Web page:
Dion isn’t alone in having access to that tobacco. Eduardo has managed to put together a group of clients who all — despite not having their own factories — are recognized in the cigar world for having real credibility on cigars and tobacco. Also on the factory floor during my visit was Nick Melillo, who launched Foundation Cigars in 2015.
“Having lived here in Nicaragua since 2003 and not being on the sales and distribution side, it was very important for me to express my love for Nicaragua. So I really wanted to make a blend that was a hundred percent Nicaraguan and a brand that really expressed the heart and soul of what Nicaragua was to me, but also the Nicaraguan people,” said Nick, who had previously worked for Drew Estate as a blender and tobacco purchaser. “I had purchased a lot of tobacco over the years from Aganorsa, and so I was very familiar with the tobacco. I knew in order to make a hundred percent Nicaraguan cigar, the key to that was going to be the wrapper. Having a Nicaraguan wrapper is not an easy thing because of the sun exposure and the land. Wrappers are usually coming from Ecuador, from Mexico, from other parts of the world, and I knew that the team here at TABSA and Aganorsa had been working on growing wrapper for many, many years. For me, it was the best wrapper for El Güegüense, the Wise Man, that I was going to launch. So that was crucial.”
Credible, familiar faces like Dion’s and Nick’s — as well as Eduardo’s son Max, who plays a major role in managing the day to day operations of the factory — give the factory a feeling of familial collaboration. These are all people who not only respect one another, but enjoy each other’s company.
Other Aganorsa clients include Viaje, Warped and HVC, all well respected brands releasing acclaimed cigars. As we sat around a long table to enjoy a roasted whole hog (naturally, an Aganorsa pig; remember that they do more than tobacco) with Eduardo, some of his team and a number of his private label clients (including a small delegation from a factory in Moscow), it was clear that he is looking for partners he can treat like family. He’s observed that these people can not only be trusted with access, but also that they fit in with a seat at the table… whether for a blending session or a Cuban feast.
Side note: This might have been the best Cuban-style lechón I’ve ever had.
“People prove themselves in the fighting arena, which is the marketplace,” said Eduardo. “With their vision, we make the best cigar in their profile. Some take that opportunity and take it to another level with their vision. To me that’s a great sense of pride and accomplishment. Because I’m not the only guy in the world who knows how to do something well. Other people bring a lot to the table.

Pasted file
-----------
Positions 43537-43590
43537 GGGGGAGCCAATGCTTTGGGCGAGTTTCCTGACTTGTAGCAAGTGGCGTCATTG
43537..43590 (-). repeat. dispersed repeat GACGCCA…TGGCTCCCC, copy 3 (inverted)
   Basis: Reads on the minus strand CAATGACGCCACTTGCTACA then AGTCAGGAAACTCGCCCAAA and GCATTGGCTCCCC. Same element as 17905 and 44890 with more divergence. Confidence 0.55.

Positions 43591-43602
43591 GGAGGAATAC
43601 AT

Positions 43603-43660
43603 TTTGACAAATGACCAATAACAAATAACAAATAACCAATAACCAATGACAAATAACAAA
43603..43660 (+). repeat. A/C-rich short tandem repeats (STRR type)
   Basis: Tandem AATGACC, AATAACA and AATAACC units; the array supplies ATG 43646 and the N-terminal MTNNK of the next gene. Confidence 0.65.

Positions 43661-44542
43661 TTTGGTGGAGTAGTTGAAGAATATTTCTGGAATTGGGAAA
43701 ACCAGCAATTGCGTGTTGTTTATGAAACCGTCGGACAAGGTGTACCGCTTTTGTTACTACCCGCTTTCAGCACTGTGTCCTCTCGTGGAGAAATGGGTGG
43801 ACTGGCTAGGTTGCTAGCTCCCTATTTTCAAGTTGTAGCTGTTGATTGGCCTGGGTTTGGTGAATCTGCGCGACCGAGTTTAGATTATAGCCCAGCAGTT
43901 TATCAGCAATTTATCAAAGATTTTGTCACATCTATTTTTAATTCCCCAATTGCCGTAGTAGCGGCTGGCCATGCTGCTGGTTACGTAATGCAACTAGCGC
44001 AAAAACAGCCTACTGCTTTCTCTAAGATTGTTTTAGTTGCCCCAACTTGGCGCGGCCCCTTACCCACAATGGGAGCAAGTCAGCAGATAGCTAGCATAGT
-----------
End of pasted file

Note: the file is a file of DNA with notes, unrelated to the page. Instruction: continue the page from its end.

“I love that people take our leaf and do something with their own vision. I take pleasure in people making our leaf even more beautiful, even more expressive. That, to me, is an accolade.”
The business of tradition
Moving forward, Aganorsa is poised to tell its story and earn even more accolades for cigars that bear its own name. The tobacco, as Eduardo puts it, has its own identity.
“We sell Aganorsa leaf. We don’t sell tobacco leaf,” he said. “It has a personality, it has a name, it has a backing to it, a culture behind it, a vision. To us it’s extremely important.”
Whatever you call it, Aganorsa is churning out a whole lot of it. All together, the company’s 1,000-plus acres of Nicaraguan farm land in Jalapa, Condega and Estelí produce 13,000 bales of tobacco. To give you a sense of scale, that’s enough for them to sell off about 85 percent of their harvest and still have enough for their own factory to make 20,000 cigars every day.
“We’re not one of the huge factories. We’re boutique-ish,” Eduardo said. “We aim to do things right, not just produce massive numbers of cigars. Our trajectory is to keep growing, but always have quality in mind. [José Orlando] Padrón taught me that … It’s not just about producing cigars. It’s producing great cigars year in year out.”
“Eduardo is a good friend of my family’s. He had a good friendship with my father, and many of the people who work with him are also good friends of ours. It’s a good thing he’s here in Nicaragua,” said Jorge Padrón of Padrón Cigars.
As the company works to build its name recognition among smokers, Terence Reilly, who recently joined the Aganorsa team on the sales and marketing side after a long tenure at Quesada Cigars, will play a pivotal role.
“We have a great selection, but there’s that signature flavor that permeates all of them to varying degrees,” Terence said. “So that’s what I think is our focus, is to express that flavor profile in different ways. We’re for a certain smoker that enjoys Nicaraguan tobacco with a clear Cuban influence. If you’re into other profiles, that’s great, but you’re probably not going to be into what we’re doing.”
Pedro Martín died in 2010 and, when I visited Nicaragua for this story, Arsenio Ramos was ill in Cuba. By now, Eduardo has soaked up enough knowledge to walk, talk and act like a genuine tobacco man himself.
“Nobody’s born with knowledge. You have to acquire it, in tobacco especially. Tobacco teaches you because every year is different. Things behave differently, people behave differently, so you have to adjust and that knowledge takes time to acquire. Maybe five or six years ago, things started really coming together.”
As Eduardo moves into a new chapter for Aganorsa tobacco, he can look confidently back on the plunge he took in the late ‘90s and know that it paid off. And that might be the most incredible thing about this company that showed up relatively recently considering it’s so damn big in the premium cigar tobacco space. Eduardo left pizza delivery and international finance for a much quieter life in a much quieter place.
And despite his having caught lightning in a bottle all over again, Eduardo still talks about it as the quiet retreat of a business he was looking for in his early retirement.
“My vision grew to do things the old-fashioned way,” he said. “I don’t experiment with new tobacco or new flavors. [The idea is] to do what was done for hundreds of years in Cuba. If I can do that, I’m the happiest man in the world.”